Tayari Jones’ ‘An American Marriage’ wins Aspen Words Literary Prize | AspenTimes.com

Tayari Jones’ ‘An American Marriage’ wins Aspen Words Literary Prize

Novelist Tayari Jones with her Aspen Words Literary Prize on Thursday. The trophy was created by Anderson Ranch Arts Center arist Michael Lorsung in Snowmass Village.

Tayari Jones’ novel “An American Marriage” won the second annual Aspen Words Literary Prize on Thursday night in a ceremony at the Morgan Library in Manhattan.

The $35,000 prize from the locally based literary nonprofit Aspen Words aims to recognize a work of fiction published in English that addresses contemporary social issues.

“Thank you to Aspen Words for this award — for having this award at all,” Jones said in her acceptance speech. “Because many of us who write and engage the issues of the day, we’re told not to. We’re told that that’s not what real art does. An award like this, I think it encourages all of us to keep following the strength of our conditions.”

The novel, set in Atlanta, is about a young African-American couple split apart by a wrongful conviction and imprisonment. It was previously awarded the NAACP Image Award for Outstanding Literary Work and was an Oprah’s Book Club selection.

Also among the finalists for the Aspen Words prize were “Friday Black” by Nana Kwame Adjei-Brenyah, “Brother” by David Chariandy, “Gun Love” by Jennifer Clement and “There There” by Tommy Orange. All five finalists took part in a panel discussion, moderated by NPR’s Renee Montagne, before the winner was announced.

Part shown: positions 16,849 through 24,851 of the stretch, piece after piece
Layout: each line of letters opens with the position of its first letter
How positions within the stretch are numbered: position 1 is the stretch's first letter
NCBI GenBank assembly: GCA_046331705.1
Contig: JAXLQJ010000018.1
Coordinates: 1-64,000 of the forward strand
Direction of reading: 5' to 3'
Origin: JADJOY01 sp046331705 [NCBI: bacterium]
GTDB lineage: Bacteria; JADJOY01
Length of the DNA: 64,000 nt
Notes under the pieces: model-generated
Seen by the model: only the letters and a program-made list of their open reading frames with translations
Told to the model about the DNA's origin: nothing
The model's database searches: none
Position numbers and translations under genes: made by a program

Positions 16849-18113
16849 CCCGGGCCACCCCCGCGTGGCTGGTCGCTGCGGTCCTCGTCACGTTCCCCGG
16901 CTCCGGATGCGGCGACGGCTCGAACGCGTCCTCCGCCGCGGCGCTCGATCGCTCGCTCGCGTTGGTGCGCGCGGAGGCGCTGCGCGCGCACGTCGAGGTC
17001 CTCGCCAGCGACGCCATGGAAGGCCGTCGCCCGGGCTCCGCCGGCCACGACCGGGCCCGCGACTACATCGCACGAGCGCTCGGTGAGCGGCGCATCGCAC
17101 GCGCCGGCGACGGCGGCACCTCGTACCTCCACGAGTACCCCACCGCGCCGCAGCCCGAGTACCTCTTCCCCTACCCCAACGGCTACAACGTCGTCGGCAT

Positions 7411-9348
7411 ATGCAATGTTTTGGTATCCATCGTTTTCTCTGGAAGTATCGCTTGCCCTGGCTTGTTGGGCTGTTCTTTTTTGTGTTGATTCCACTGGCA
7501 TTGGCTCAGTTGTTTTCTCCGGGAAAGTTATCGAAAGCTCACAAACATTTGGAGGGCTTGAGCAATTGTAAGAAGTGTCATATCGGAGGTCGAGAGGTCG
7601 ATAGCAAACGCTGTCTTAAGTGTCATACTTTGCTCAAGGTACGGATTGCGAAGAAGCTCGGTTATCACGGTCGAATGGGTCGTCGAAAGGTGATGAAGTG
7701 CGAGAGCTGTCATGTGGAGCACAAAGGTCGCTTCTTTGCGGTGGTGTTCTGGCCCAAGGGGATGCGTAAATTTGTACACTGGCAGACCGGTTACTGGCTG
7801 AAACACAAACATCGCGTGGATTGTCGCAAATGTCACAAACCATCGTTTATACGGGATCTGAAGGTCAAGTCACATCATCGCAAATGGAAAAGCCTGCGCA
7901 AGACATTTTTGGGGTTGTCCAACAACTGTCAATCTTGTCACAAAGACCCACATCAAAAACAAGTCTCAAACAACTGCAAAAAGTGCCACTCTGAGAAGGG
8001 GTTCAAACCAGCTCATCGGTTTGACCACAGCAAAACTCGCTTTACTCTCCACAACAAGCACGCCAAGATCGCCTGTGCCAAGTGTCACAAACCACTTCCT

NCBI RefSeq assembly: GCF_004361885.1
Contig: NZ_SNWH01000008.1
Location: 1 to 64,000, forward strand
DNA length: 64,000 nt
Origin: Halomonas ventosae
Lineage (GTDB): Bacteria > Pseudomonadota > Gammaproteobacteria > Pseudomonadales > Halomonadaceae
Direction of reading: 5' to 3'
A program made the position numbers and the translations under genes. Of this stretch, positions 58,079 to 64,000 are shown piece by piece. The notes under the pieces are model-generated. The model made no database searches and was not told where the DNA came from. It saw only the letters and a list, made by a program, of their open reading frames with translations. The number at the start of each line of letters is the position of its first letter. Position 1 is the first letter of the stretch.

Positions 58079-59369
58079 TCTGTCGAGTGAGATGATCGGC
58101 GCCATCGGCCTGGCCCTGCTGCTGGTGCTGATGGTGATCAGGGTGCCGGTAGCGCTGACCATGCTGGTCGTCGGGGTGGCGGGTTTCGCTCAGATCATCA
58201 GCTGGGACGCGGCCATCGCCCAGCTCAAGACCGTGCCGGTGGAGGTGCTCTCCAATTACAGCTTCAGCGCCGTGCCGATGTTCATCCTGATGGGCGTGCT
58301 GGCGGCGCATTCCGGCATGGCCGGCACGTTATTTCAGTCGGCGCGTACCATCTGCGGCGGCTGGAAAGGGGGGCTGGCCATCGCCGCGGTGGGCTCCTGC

“Books matter, stories matter,” Jones said. “When you’re a writer people are constantly telling you that nobody reads anymore, that everyone just tweets. … Thank you for reminding us that this work is important. It makes a difference.”

The $35,000 attached to the prize ranks it among the more lucrative American publishing awards for fiction. It was endowed by an anonymous donor to Aspen Words and is to be given annually in perpetuity.

As this year’s winner, Jones — a professor of creative writing at Emory University — will speak in Aspen during the Summer Words literary festival June 18 in a public event. Last year’s inaugural winner, “Exit West” author Mohsin Hamid, appeared only for donors at the literary nonprofit’s benefit dinner.

The Pitkin County Library also will host a summer-long community read of “An American Marriage” in the Roaring Fork Valley.

A five-member jury selected the finalists, picking them from 177 nominations and 16 long-listed titles. The jury was comprised of “Bastard Out of Carolina” author Dorothy Allison, Aspen Words advisory board President Suzanne Bober, Aspen Institute Vice President Elliot Gerson, Columbia University professor Fara Jasmine Griffin and “Mad Country” author Samrat Upadhyay.

“’An American Marriage’ is a gripping novel about the dissolution of a marriage,” the jury wrote in its citation. “But beneath the surface of this deeply moving love story is a powerful statement about unjust incarceration and a corrupt criminal justice system that has ravaged generations of African-American families. Writing with poignancy and humor, Jones offers a much-needed meditation on issues of race, class, identity — and shows us how to move forward after a great loss.”

In his introductory remarks at the awards ceremony, Aspen Institute President and CEO Dan Porterfield said that the nominated books are “really about awakening moral imagination.”

“That’s what we do and that’s what we celebrate today and it is what is so desperately needed in our country and in our world,” he said.